When the deal was made public, it was also announced that Madrid would allow Alocen to stay with Zaragoza for this season on loan - a move that the young playmaker believes makes the most sense.

"It was important for me keep playing and keep improving in my skills. If you want to play in a team like Real Madrid you have to be ready, and I think that at least one more year here with Zaragoza is going to be good for me," he said.

International experience 

Another season with Zaragoza also meant a first season of playing in a European club competition for Alocen, who has shown his quality in the Basketball Champions League. 

"I'm happy because I have a lot of confidence from the staff despite being only 18 years old. I want to keep playing good because I want to grow with this team and improve day by day," Alocen said of his individual performance for Zaragoza.

"The biggest challenge for me is be better each day. Obviously I want to play at as high a level as possible, but I know that it's not enough with this. There is a long way ahead," said Alocen, who is averaging 6.3 points, 4.2 rebounds, 4.8 assists and 0.8 steals through six games.

On top of playing in arguably the best domestic league in Europe and in the Basketball Champions League, Alocen is also studying marketing online. 

"Sometimes it's hard because we practice a lot and when you arrive home some times you are tired. But I think if you are consistent,  you can do both things. If you want something, you go for it," Alocen said. 

Unlike some of his former Spain teammates such as Golden Dike and Santi Aldama, Alocen turned down a chance to go to college in the United States - having an offer from Gonzaga.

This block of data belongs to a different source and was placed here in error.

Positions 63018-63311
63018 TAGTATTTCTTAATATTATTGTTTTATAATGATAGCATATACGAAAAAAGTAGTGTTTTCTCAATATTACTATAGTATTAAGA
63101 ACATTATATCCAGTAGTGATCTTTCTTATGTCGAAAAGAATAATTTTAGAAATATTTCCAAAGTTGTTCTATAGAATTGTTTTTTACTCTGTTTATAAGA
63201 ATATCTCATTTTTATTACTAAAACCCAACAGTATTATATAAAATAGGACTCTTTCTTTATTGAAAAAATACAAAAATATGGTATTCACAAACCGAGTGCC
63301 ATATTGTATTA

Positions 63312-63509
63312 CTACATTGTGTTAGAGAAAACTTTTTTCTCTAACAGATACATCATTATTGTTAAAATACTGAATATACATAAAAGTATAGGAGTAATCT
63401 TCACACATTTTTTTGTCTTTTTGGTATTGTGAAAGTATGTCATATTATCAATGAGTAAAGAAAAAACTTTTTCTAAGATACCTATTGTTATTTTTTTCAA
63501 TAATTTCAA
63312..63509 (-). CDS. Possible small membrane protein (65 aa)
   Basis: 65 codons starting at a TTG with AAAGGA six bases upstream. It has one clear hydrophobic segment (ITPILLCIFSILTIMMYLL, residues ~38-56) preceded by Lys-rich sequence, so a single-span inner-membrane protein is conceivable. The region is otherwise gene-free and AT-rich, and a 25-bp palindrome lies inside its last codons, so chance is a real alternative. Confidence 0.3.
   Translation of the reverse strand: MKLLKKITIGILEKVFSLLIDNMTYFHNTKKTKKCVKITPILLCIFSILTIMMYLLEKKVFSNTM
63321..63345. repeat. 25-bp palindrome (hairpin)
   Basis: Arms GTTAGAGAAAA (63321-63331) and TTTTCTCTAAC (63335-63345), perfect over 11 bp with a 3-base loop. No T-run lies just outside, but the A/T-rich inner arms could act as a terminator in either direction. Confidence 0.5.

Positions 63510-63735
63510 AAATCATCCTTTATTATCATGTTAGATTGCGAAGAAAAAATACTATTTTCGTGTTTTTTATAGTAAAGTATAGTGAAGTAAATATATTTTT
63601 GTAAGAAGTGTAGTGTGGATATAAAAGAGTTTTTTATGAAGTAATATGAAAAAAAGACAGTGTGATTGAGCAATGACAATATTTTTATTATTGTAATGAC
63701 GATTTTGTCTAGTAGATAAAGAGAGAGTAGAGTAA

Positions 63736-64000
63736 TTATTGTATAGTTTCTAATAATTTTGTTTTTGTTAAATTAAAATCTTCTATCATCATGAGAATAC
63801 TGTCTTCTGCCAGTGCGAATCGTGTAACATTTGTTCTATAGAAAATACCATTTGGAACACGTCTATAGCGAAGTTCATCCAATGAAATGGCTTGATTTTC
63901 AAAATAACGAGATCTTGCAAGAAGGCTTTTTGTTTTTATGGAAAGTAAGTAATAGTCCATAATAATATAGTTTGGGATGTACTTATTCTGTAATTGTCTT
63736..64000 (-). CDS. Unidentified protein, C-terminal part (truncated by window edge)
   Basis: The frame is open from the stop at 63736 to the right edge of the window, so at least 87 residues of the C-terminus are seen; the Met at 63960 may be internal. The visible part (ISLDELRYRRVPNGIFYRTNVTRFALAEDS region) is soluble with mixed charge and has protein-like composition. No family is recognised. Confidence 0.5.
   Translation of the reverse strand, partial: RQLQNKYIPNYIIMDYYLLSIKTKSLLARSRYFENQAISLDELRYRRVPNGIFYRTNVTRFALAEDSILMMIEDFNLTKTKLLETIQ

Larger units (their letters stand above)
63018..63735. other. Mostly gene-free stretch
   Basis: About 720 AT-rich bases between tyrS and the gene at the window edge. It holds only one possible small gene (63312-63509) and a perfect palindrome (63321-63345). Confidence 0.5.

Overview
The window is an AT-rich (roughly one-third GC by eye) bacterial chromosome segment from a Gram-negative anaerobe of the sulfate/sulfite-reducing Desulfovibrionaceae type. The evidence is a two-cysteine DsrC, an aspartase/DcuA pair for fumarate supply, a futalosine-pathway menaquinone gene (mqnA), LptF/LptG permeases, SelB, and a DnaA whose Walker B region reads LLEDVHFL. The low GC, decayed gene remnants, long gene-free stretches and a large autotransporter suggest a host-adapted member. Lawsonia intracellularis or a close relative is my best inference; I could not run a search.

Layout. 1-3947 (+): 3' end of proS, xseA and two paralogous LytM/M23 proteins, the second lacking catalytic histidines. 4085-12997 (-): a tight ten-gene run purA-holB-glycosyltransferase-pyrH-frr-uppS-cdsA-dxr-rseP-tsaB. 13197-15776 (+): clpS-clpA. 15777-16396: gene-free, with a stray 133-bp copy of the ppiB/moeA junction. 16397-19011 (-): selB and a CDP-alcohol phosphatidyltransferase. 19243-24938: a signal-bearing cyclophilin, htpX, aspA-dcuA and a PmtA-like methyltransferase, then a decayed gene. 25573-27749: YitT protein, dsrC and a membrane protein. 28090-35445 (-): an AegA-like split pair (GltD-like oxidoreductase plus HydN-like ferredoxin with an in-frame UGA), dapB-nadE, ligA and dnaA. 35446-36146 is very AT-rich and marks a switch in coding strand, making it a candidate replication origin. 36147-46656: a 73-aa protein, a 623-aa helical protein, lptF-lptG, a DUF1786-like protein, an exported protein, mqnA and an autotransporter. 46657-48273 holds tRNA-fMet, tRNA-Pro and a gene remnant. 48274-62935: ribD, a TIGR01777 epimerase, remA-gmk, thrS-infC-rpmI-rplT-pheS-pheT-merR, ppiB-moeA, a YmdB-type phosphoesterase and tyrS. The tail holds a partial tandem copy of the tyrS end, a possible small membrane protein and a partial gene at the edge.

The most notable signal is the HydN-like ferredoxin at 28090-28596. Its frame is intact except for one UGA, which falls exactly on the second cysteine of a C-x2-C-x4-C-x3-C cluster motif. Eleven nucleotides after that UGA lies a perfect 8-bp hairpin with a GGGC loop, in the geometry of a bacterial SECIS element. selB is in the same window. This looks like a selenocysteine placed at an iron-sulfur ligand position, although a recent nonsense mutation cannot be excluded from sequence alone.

"I think that college is an amazing opportunity for young players, and it's true that I had  the offer to go to Gonzaga, and it was really interesting. But finally what I wanted most was to play with the team of my city, Zaragoza. Then my heart told me to stay and until now everything has gone really good," said Alocen, who turned down the college offer in March 2019.

Captain oh my captain

Another special aspect of this season for Alocen is that he is serving as Zaragoza's captain - again, as a youngster who will not turn 19 years old until late in the BCL Regular Season.

"That's an amazing feeling. For a player from the city who has played a lot of years here it's the best thing that can happen to you."

Zaragoza have collected a 3-3 record thus far in the Basketball Champions League and the goal definitely is to make the Playoffs.

"The BCL is a very tough competition and we are new here, but we want to go as high as possible, keep growing as a team and go game by game," Alocen said.

And to accomplish that, the young captain said: "We have to be patient. We started good and we are happy but we want more. So we have to work a lot and be a team."

While it would be crucial to grab some more wins in the BCL, there is one ACB highlight waiting for Alocen - on December 1 when Zaragoza will be hosting Real Madrid.

"Obviously now it is more special, but we know that they are a very tough team and we have to be very good if we want to win," Alocen said.

Along with his marketing studies online, Alocen is learning some good diplomatic answers. Soon enough he will be taking lessons in winning games as a favorite - just like Ricky Rubio.

The Basketball Champions League's columnists write on a wide range of topics relating to basketball that are of interest to them. The opinions they express are their own and in no way reflect those of FIBA or the Basketball Champions League.

The Basketball Champions League's takes no responsibility and gives no guarantees, warranties or representations, implied or otherwise, for the content or accuracy of the content and opinion expressed in the above article.

David Hein

David Hein

Walk into the media tribune of any major basketball event and there's a good chance you will come across David Hein. Having covered dozens of FIBA events, including numerous women's and youth events, there are few players Dave doesn't know about, and few players who don't know him. His sporting curiosity means he is always looking to unearth something new and a little bit special. David Hein's Champions League Home Grown is a weekly column digging out the freshest basketball talent in the competition and assessing what the basketball landscape will look like a couple of years down the line.